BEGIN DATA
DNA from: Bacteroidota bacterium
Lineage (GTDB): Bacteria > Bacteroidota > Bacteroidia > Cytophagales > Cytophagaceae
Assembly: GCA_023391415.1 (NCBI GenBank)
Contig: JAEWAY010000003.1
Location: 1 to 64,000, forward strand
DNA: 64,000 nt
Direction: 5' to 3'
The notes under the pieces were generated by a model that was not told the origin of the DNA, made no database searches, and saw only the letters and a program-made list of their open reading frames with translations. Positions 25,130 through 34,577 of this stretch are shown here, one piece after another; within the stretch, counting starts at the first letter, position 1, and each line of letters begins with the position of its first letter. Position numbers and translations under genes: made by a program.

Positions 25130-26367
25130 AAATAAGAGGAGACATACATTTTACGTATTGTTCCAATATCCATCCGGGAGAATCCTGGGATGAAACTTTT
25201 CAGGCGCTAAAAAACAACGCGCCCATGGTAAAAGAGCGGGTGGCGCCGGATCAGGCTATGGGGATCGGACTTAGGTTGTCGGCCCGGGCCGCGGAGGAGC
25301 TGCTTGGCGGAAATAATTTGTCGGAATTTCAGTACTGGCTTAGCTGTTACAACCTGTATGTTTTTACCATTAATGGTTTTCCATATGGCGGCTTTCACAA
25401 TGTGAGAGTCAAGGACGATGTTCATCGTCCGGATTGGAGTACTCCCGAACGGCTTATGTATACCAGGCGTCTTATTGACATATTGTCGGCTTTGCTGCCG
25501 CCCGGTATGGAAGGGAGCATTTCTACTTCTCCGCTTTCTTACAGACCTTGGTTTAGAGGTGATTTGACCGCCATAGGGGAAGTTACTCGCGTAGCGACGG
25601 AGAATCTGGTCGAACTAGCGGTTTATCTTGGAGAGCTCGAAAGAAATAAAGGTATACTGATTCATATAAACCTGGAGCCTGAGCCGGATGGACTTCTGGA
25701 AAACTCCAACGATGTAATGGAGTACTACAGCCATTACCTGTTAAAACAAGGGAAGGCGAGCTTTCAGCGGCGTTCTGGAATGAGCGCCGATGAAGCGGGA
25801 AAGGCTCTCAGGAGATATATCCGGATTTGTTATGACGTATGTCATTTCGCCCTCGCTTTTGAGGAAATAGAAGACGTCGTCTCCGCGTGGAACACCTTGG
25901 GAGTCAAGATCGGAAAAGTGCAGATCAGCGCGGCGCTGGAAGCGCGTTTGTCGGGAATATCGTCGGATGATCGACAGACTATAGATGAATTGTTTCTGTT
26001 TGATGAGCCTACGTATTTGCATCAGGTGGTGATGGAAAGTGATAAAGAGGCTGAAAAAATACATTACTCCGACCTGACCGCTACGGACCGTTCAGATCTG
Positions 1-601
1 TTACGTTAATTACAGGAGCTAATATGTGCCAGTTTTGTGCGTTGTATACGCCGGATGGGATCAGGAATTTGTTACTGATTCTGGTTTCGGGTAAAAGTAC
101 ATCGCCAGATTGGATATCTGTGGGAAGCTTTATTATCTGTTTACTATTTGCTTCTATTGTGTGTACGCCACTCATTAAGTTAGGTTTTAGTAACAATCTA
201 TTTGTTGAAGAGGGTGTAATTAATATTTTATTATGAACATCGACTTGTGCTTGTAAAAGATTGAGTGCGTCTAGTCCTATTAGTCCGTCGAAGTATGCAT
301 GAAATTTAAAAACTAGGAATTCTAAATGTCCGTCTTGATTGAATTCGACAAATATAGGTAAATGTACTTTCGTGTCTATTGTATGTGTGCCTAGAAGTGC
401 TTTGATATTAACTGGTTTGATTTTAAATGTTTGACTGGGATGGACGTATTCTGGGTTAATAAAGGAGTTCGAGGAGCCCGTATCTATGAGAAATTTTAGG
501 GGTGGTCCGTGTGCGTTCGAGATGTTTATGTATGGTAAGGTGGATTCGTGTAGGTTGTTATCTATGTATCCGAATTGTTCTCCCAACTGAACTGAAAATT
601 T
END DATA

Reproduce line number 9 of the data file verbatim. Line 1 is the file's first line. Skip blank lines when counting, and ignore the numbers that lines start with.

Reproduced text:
Positions 25130-26367